The earliest documents in the collection, relating to Trowell in Nottinghamshire, date from the late 12th century. The papers then document the Willoughby family's acquisition and consolidation of land through purchase, marriage, inheritance etc. for almost 700 years.The bulk of the papers consist of legal documents, either deeds themselves or papers relating to properties and the transfer of title. These documents complement those catalogued under Mi D and Mi Da within the main Middleton catalogue (Mi A-X). The South Nottinghamshire estates are particularly well represented, with documents relating to Trowell, Sutton Passeys, Wollaton, Cossall, Aspley, Lenton, Radford, Bramcote and Beeston. Also present in the collection are titles for South Muskham, Carlton, Willoughby, West Leake, North Wheatley, Sturton, Saundby, South Leverton and Newark. There are also deeds relating to Stapleford and Carlton le Moorland, Lincolnshire, Stanton by Dale, Derbyshire, Sutton Coldfield and Middleton, Warwickshire, and Chiddingstone, Chevening, Penshurst, Ightham and Sundridge, Kent.The collection also includes a substantial amount of manorial records including court rolls, compoti and manorial rentals and surveys. These relate particularly to Nottinghamshire, including Wollaton, Radford, Lenton, Trowell, Cossall, Collingham, Wiverton, Lowdham and Willoughby-on-the-Wolds. However, there are also manorial records relating to Middleton and Brandon in Warwickshire and significant series of court rolls relating to Kent including the Hundred of Hoo, and the manors of Selling and Ightham; and to Dorset including the Hundred of Knowlton and the manors of Woodland, Winterborne Zelstone and Langton Wallis. There are also a number of court rolls, compoti and other court records relating to the manor of Smallwood in Cheshire. Again, the manorial material is complementary to that covered in Mi M within the main Middleton catalogue (Mi A-X).Family documents within the collection include many marriage settlements, wills and inquisitions. Papers concerning the family's interests in woods, ironworks, woad growing and glassworks are also present. There are a few personal papers of Francis Willughby (1635-1672) and a small amount of family correspondence.The papers also include legal and cause papers, particularly for the 17th century, when the family was engaged in protracted litigation both concerning title to the estate of Sir William Willoughby of Selston (contested by Beaumont Dixie) and also as a result of claims made by the children of Francis Willughby against Sir Josiah Child, second husband of Francis's widow, Emma.The archive includes estate rental papers, and a small number of surveys and plans.
Papers of the Willoughby Family of Wollaton, Nottinghamshire, Middleton, Warwickshire, and Birdsall, Yorkshire, including, title deeds, estate records, family papers, legal and manorial records; c.1175-1835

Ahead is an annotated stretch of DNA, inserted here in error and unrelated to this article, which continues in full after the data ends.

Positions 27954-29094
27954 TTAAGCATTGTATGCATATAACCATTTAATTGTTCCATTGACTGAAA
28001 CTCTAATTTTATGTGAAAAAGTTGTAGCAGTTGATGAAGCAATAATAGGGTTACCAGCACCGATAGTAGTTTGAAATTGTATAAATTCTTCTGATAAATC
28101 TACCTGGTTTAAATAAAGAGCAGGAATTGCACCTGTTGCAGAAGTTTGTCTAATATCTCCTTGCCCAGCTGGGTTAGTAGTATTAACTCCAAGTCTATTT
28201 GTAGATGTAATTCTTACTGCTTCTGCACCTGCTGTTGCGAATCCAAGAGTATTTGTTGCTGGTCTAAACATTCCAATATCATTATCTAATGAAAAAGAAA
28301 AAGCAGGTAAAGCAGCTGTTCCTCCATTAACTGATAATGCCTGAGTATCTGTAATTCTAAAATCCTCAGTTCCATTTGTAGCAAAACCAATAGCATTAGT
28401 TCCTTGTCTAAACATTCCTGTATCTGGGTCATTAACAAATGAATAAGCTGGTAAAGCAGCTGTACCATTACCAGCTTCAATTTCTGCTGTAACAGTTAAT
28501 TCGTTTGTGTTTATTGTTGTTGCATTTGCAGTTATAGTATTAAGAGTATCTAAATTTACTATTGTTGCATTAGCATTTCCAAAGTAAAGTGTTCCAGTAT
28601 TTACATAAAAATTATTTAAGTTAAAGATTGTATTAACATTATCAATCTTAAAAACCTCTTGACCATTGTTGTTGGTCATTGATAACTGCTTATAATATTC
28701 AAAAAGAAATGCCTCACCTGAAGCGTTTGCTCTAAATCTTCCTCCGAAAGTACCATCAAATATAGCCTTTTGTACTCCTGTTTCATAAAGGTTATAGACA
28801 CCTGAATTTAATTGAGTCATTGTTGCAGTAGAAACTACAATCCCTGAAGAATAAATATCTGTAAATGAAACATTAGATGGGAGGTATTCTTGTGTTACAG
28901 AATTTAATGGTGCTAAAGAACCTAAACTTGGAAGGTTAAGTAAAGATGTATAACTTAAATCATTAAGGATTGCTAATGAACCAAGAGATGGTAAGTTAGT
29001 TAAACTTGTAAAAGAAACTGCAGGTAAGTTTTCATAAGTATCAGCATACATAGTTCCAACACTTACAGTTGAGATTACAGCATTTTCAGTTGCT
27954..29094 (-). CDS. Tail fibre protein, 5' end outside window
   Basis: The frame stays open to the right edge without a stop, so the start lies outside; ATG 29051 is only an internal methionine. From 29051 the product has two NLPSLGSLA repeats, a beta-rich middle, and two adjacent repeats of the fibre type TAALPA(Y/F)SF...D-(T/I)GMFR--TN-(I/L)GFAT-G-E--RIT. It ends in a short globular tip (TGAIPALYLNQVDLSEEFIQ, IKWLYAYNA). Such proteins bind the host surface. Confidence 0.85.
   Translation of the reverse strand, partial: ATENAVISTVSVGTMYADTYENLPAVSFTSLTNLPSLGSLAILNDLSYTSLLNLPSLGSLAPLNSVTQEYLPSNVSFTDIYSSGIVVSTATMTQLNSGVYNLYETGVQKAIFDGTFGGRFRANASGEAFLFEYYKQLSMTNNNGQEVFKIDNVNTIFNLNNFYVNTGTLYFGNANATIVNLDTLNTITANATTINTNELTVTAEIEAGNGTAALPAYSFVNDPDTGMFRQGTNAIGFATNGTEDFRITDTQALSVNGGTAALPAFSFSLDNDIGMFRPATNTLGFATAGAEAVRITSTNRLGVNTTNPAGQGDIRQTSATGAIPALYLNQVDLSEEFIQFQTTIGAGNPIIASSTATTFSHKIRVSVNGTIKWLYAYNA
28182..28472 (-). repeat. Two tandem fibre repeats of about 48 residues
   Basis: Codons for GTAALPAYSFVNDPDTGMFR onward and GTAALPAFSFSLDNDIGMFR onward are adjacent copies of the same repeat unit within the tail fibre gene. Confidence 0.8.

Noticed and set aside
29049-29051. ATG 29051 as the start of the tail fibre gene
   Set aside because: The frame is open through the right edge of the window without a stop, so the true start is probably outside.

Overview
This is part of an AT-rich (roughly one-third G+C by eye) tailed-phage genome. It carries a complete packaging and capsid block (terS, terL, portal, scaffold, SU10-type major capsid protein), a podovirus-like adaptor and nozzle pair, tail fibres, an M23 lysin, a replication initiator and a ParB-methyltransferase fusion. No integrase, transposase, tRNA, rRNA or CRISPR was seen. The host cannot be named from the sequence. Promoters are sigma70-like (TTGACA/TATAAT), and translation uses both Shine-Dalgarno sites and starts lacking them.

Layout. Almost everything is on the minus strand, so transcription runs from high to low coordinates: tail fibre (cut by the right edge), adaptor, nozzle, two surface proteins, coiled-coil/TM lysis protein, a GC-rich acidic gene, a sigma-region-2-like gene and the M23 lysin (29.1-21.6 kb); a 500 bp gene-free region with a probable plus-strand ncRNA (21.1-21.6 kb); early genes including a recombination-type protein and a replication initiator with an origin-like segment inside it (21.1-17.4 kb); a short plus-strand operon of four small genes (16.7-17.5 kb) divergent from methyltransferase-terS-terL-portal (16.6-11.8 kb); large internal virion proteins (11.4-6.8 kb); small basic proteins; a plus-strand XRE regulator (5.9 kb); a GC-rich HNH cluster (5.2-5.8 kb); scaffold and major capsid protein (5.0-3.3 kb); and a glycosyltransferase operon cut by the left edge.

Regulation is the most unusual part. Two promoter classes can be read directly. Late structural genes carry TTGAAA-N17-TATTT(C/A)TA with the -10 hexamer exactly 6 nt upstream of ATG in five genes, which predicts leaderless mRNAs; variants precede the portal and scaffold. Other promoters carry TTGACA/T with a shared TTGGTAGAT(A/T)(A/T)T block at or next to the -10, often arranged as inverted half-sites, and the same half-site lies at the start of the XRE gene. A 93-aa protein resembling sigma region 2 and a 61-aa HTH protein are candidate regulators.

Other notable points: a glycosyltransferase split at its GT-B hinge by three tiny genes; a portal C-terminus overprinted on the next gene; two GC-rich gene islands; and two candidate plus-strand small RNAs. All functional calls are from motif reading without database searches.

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- ReferenceGB 159 Mi 1-7
- Dates of Creation1175-1835
- Name of Creator
- Language of MaterialEnglish
- Physical Description227 boxes
Scope and Content
Administrative / Biographical History
The papers form part of the larger estate archive of Lord Middleton, the majority of which were generated in the course of the management of the family's extensive estate business. They form a separate group as the result of administrative arrangement, which organised the documents into bundles while they were still part of the working estate archive. The bundles bring together material about particular places and subjects. They are complementary in date and subject to the group of papers catalogued under Mi A-X, which includes the majority of documents within certain categories, such as deeds and rentals.See the fonds entry (Mi) for details about the Willoughby family and their estates.
The arrangement of the papers follows the system used at Wollaton Hall. In an arrangement made in 1835, parcels were numbered and placed on numbered shelves. This arrangement and numbering system has been retained.
Accessible to all registered readers.
Other Finding Aids
Copyright in all Finding Aids belongs to the University of Nottingham. In the Reading Room, King's Meadow Campus:Typescript Catalogue, 422 pp At the National Register of Archives, London:Typescript Catalogue, 254 pp On the World Wide Web:Catalogue available from the website of Manuscripts and Special Collections, Manuscripts Online Catalogue.Access to the typescript catalogues also available online on the national A2A (Access to Archives) website.
Conditions Governing Use
Identification of copyright holders of unpublished material is often difficult. Permission to make any published use of any material from the collection must be sought in advance in writing from the Keeper of Manuscripts and Special Collections (email firstname.lastname@example.org).Photocopies and photographic copies can be supplied for educational use and private study purposes only, depending on the condition of the documents.
The papers were acquired directly from the family's estate managers by the University of Nottingham in 1947, at the same time as a further quantity of archives (see Mi A-X).